Relying on animals for seed dispersal may be an effective strategy, but it’s also a dangerous one: the vulnerabilities of the disperser are inevitably shared by the plant. In the tropics, the threats from human activities are severe, and some of the most important dispersers are now also the most threatened; for example, according to a study published in the Proceedings of the National Academy of Sciences in 2004, more than a quarter of fruit-eating birds are threatened with extinction.

While few pollinating species suffer significant direct exploitation, nearly all of the biggest dispersers do, as they’re usually the easiest to hunt. ‘They are also the most vulnerable due to their need for large areas to sustain healthy populations,’ says Stuppy. Given that the tree species with the largest seeds depend entirely on the larger-bodied dispersers capable of swallowing those seeds, the net result is an extremely delicate web of interactions. Lose the big dispersers and these trees have no means by which to regenerate.

Stuppy points to elephants as a case in point. ‘Studies in Africa have shown that populations of trees whose fruits are adapted to elephant dispersal decline significantly over several decades in areas where elephants have disappeared,’ he says. ‘The same happens to other animal-dispersed species that lose their co-adapted dispersers.’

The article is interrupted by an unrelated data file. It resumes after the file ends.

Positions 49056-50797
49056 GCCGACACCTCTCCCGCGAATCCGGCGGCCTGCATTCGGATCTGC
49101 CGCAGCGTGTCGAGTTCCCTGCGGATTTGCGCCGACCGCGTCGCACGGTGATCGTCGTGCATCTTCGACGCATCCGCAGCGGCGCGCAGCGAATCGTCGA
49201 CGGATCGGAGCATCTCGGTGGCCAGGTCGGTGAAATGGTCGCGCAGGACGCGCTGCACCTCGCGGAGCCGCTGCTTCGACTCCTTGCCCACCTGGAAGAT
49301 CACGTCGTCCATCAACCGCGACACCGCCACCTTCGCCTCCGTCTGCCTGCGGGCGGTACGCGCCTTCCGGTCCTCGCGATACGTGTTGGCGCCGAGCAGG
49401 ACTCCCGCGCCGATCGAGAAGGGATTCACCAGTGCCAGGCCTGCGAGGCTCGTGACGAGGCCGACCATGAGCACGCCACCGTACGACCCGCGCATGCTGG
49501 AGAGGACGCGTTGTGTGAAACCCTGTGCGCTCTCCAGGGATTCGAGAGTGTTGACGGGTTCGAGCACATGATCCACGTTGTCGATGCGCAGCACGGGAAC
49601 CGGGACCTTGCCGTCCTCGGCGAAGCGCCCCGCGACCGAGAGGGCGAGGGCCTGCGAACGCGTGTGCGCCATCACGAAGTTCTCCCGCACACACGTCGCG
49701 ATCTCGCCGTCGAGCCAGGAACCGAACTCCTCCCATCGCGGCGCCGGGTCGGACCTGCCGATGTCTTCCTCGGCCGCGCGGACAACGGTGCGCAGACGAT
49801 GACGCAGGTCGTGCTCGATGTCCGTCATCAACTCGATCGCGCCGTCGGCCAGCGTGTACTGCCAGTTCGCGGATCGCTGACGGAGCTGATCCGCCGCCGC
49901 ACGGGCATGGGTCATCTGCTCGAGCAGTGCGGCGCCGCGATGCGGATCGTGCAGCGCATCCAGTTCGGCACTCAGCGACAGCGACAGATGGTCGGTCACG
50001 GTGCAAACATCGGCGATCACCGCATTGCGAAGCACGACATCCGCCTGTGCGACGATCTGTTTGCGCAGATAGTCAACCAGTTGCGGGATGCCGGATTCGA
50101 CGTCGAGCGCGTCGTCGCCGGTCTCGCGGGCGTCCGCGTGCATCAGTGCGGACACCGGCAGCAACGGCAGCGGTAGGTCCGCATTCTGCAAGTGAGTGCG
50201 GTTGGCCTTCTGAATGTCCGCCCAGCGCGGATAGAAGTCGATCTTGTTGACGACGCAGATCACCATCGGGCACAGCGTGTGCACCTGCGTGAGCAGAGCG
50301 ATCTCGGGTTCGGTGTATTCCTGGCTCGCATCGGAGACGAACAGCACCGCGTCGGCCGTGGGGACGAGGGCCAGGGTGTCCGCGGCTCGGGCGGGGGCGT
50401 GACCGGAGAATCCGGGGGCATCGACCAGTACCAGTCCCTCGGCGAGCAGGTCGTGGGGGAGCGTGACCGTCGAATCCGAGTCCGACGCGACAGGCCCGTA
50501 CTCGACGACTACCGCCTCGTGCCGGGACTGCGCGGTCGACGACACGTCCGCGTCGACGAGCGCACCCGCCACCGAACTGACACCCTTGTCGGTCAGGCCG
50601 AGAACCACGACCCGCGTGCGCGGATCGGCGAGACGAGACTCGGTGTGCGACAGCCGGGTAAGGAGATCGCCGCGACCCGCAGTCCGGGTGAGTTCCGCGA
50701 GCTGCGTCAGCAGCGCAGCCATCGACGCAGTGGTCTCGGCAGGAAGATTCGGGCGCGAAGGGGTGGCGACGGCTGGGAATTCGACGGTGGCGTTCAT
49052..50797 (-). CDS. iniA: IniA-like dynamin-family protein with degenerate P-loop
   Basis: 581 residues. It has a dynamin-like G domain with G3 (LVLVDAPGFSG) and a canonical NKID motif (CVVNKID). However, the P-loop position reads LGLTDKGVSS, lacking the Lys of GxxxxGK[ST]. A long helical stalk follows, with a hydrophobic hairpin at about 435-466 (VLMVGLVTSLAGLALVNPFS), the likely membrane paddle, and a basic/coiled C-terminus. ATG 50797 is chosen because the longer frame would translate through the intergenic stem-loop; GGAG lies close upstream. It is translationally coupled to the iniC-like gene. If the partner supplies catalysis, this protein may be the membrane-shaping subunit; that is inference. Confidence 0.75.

Habitat loss, degradation and fragmentation are also severe threats both to animal dispersers and the plants they disperse. If these animals – and therefore seeds – are unable to cross the gaps between fragmented islands of habitat, then populations become isolated and genetically doomed to local extinction.

Dramatic declines

Widespread and intensive hunting and habitat loss in the tropics have forced many disperser populations into dramatic decline. However, the losses of dispersers are unlikely to be isolated events. As mutualisms are severed, ever-widening circles of co-extinctions of interdependent species could ripple through ecosystems, ultimately leading to their collapse. ‘A decline in faunistic diversity will inevitably be accompanied by a decline in floristic diversity,’ explains Stuppy. ‘A decline in species diversity weakens the resilience of ecosystems against adverse changes in the environment, such as droughts and temperature fluctuations, and further reduces species diversity when stress increases. Under unfavourable conditions, the loss of biodiversity can trigger a downward spiral.’